Page 2955 - Week 09 - Thursday, 13 August 2015

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while carrying two service Ministers, the Vice-President of the Executive Council and the Chief of the General Staff, to a Cabinet meeting, which was to have been held here today. All the occupants of the plane, ten in number were killed.

The 10 victims of the crash were: Brigadier Geoffrey Street, the Minister for the Army and Minister for Repatriation; Mr James Fairbairn, the Minister for Air and Civil Aviation; Sir Henry Gullett, the Vice-President of the Executive Council; General Sir Cyril White, the Chief of the General Staff; Lieutenant-Colonel Francis Thornthwaite, Staff Officer to General White; Mr Richard Elford, private secretary to the Minister for Air and Civil Aviation; Flight-Lieutenant Richard Hitchcock, the pilot; Pilot-Officer Richard Wiesener, the co-pilot; Corporal John Palmer, the wireless operator; and Aircraftsman Charles Crosdale, the flight mechanic.

It is still not clear how the Hudson bomber crashed on a clear Canberra day, but the impact of the crash on the political history of Australia should not be underestimated.

Prime Minister Menzies told the House of Representatives the next day:

We meet this afternoon under the shadow of a great calamity. Yesterday morning only a few miles from Canberra an aeroplane of the Royal Australian Air Force crashed and ten men—each in his own way performing his public duty—lost their lives … It is my sad duty at this stage to speak particularly of our late colleagues, who were not only great servants of our country, but were the daily friends of all of us.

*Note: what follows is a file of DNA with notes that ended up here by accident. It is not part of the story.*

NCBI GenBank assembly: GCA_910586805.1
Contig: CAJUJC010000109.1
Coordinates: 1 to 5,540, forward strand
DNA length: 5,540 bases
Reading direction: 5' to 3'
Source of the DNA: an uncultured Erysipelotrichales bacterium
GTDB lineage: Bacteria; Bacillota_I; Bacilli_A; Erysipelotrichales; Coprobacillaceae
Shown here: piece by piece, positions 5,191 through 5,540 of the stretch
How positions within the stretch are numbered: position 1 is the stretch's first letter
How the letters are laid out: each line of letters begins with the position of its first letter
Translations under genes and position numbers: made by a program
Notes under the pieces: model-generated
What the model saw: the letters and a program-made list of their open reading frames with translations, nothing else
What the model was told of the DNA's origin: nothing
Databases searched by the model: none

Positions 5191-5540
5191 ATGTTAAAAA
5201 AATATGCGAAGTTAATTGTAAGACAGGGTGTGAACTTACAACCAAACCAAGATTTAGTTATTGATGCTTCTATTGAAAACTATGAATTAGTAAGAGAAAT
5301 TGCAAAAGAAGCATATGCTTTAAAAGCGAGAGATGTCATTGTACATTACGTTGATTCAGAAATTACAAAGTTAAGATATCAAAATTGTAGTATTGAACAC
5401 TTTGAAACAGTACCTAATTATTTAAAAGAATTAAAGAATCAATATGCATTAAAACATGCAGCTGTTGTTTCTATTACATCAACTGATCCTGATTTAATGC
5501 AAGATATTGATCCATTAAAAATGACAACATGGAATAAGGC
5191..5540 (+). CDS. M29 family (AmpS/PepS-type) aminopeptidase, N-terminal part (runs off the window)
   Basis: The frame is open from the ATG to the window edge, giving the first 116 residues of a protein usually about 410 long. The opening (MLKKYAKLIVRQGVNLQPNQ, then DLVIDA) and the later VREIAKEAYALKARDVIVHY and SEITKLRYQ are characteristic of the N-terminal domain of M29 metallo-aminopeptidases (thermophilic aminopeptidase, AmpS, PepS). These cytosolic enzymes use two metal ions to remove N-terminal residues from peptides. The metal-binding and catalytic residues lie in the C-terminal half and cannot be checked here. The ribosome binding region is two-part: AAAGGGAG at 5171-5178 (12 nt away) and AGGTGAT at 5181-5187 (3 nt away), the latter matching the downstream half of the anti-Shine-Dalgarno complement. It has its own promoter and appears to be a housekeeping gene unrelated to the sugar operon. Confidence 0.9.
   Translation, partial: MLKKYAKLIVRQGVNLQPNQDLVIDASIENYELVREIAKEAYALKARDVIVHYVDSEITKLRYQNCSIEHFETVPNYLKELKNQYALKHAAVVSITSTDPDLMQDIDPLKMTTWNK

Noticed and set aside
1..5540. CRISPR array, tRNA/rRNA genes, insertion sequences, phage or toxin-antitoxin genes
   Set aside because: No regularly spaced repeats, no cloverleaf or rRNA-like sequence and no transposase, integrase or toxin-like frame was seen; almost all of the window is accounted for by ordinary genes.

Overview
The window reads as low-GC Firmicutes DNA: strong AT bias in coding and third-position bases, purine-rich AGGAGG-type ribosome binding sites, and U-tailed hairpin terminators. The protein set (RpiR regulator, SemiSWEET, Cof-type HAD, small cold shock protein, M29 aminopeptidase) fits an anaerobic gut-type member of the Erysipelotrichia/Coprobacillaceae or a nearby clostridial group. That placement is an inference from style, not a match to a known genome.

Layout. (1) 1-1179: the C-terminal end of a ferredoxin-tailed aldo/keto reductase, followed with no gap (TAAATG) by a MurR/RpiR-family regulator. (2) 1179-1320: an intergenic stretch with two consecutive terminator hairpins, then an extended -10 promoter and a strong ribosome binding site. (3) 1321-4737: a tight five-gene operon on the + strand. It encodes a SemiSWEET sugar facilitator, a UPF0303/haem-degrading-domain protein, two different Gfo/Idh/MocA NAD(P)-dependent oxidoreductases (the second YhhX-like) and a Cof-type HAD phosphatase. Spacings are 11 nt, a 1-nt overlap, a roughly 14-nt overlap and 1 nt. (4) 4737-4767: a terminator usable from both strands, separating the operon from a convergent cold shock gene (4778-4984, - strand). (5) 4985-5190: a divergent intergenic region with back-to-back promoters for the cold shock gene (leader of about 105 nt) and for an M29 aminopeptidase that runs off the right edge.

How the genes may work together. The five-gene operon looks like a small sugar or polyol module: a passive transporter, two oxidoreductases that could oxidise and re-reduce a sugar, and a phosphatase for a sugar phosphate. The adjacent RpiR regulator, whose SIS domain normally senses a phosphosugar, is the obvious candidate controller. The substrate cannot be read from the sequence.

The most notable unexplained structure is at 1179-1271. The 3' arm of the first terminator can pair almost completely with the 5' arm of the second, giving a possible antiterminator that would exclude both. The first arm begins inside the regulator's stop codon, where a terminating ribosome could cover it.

The loss of three cabinet members a month before the 1940 election was a significant blow to the Menzies government. Brigadier Geoffrey Street and Sir Henry Gullett were close supporters and advisers to the Prime Minister, and their loss was keenly felt in the cabinet. Ultimately, their death led to the resignation of Prime Minister Menzies and the downfall of the United Australia Party government in 1941.

The impact of the crash on the public was demonstrated when memorial services were held in Melbourne. The Daily Telegraph of 16 August reported that nearly 100,000 people stood silently in the streets of Melbourne as the coffins of nine victims were carried from the train station to the Church of England and Catholic cathedrals. The Prime Minister, all cabinet members, other political leaders, officials and media representatives travelled on the funeral train from Canberra to Melbourne. Memorial services were also held in Sydney and Canberra.

A memorial to honour the memory of those killed in the crash was erected at the crash site. Today the Australian War Memorial’s Last Post Ceremony recognised the 75th anniversary of the air disaster and featured the story of General Sir Cyril White. For more information about the Canberra air disaster, I recommend that members read Andrew Tink’s very informative book about the crash, Air Disaster Canberra.

Question resolved in the affirmative.

The Assembly adjourned at 9.48 pm until Tuesday, 15 September 2015, at 10 am.

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